NSW will establish a cutting-edge facility to develop and manufacture the emerging medical technology of mRNA and RNA drugs, used in vaccines like those created for COVID-19 by Pfizer and Moderna.
Premier Dominic Perrottet said the $96 million pilot manufacturing facility would spearhead the establishment of a local RNA industry.
The facility will attract substantial private sector investment to trial vaccine manufacturing capabilities locally and position the state as a world leader in biotechnology.
The facility – to be built at a yet to be determined site – would be “the silver lining of the pandemic” and a game-changer in the field of medical research, the premier said.
“The COVID pandemic has demonstrated to the world that it is critically important that we have the capability to develop vaccines quickly and for our country to have sovereign capability,” he said on Thursday.
“The advent of mRNA vaccines and the crucial role they’ve played in getting NSW back on the road to a pandemic recovery is just the beginning of what this incredible emerging medical technology can do.”
The investment in RNA and biotechnology reflects the government’s new focus on cutting edge research and development and a move to attract and train the best and brightest minds in emerging technologies.
“The NSW government doesn’t just want to be nation-leading, but world-leading when it comes to industry, ideas and innovation,” Mr Perrottet said.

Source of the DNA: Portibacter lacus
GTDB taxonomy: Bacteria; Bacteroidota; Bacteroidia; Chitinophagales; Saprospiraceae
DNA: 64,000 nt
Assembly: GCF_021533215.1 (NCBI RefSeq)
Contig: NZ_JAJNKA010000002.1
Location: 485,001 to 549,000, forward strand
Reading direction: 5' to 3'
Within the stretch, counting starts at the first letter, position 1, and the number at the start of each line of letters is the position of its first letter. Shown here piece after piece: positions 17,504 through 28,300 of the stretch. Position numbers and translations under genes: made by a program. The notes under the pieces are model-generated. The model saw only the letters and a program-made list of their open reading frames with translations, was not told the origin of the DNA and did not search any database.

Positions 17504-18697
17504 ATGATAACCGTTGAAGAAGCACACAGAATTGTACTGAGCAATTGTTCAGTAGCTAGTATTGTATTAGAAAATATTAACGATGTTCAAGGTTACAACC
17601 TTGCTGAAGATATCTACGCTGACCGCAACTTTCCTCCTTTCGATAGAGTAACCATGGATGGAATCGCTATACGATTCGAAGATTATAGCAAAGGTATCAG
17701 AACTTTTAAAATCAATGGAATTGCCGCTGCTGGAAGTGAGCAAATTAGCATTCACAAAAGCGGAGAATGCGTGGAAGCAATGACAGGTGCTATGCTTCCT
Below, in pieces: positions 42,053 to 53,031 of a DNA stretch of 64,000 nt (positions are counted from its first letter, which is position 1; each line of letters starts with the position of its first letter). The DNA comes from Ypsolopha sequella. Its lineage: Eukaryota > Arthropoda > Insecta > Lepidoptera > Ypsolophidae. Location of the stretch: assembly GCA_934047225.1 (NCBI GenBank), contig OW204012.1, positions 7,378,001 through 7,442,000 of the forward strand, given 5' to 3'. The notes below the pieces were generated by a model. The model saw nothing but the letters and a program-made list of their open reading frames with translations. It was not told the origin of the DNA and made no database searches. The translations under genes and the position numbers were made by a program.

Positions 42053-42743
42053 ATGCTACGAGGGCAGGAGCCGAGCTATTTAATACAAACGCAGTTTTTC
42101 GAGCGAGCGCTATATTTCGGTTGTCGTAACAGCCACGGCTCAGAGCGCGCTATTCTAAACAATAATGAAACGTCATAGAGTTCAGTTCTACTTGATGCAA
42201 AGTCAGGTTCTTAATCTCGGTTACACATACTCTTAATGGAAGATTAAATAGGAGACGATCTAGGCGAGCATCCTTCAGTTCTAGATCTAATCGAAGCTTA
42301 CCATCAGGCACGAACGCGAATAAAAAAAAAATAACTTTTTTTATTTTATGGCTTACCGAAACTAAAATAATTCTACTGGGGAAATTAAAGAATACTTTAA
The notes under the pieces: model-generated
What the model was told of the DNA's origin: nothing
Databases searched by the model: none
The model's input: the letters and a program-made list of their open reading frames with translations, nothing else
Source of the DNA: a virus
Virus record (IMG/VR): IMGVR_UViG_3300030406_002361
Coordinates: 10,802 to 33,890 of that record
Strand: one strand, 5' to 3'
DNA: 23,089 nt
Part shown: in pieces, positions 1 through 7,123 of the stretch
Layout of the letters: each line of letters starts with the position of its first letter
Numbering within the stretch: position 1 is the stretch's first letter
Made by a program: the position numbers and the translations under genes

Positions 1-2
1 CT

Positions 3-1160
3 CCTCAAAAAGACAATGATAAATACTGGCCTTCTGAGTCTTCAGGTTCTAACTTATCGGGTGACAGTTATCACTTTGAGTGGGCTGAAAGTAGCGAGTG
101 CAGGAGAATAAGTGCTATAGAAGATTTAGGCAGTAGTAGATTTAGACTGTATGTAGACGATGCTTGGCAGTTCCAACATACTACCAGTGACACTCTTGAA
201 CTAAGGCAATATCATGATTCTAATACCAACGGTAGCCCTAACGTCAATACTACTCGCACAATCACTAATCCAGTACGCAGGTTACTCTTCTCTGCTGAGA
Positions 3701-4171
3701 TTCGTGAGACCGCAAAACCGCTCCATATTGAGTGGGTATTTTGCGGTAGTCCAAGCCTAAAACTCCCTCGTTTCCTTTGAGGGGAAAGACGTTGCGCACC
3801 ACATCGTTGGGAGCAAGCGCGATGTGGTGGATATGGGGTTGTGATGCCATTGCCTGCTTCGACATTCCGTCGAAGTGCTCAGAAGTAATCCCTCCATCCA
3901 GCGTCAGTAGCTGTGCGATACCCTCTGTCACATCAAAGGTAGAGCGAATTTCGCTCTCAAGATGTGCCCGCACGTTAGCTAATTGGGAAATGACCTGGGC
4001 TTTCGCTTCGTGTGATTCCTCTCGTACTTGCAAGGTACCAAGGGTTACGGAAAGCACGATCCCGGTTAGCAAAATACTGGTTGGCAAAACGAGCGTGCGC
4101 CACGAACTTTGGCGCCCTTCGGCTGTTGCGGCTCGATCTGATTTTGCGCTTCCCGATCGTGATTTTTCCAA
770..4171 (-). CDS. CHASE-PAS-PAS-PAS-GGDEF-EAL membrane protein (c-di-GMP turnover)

“If there is anything that this pandemic has taught us it is that governments need to be ahead of the curve.”
The project is part of the government’s plan to create jobs and ensure NSW is set up for a prosperous future.
Construction on the facility will begin within a year and it will be developed in partnership with the state’s universities. The funding will support the NSW RNA bio science alliance, with the aim of attracting private investment.
The facility will include labs and pre-clinical trial spaces to enable early stage RNA-based drug development.
RNA technology was used to develop the Pfizer and Moderna vaccines, which trigger an immune response that produces antibodies to attack COVID-19.
Treasurer Matt Kean said the facility was “about investing against future pandemics”, noting that the medical technology sector already contributing $2 billion to the state’s economy.
Jobs Minister Stuart Ayres said the mRNA and RNA technologies and industry had the potential to be used in various industries.
“It’s really about making sure that we utilise science and research to allow our bodies to use their own makeup to fight off disease,” he said.
“It’s not just applicable to humans … [it] can be used across agricultural purposes.
“It has the capacity to make our hospitals more efficient, it means less time for surgery, it means new ways of fighting off diseases,” he said.
“We’ve only just scratched the surface.”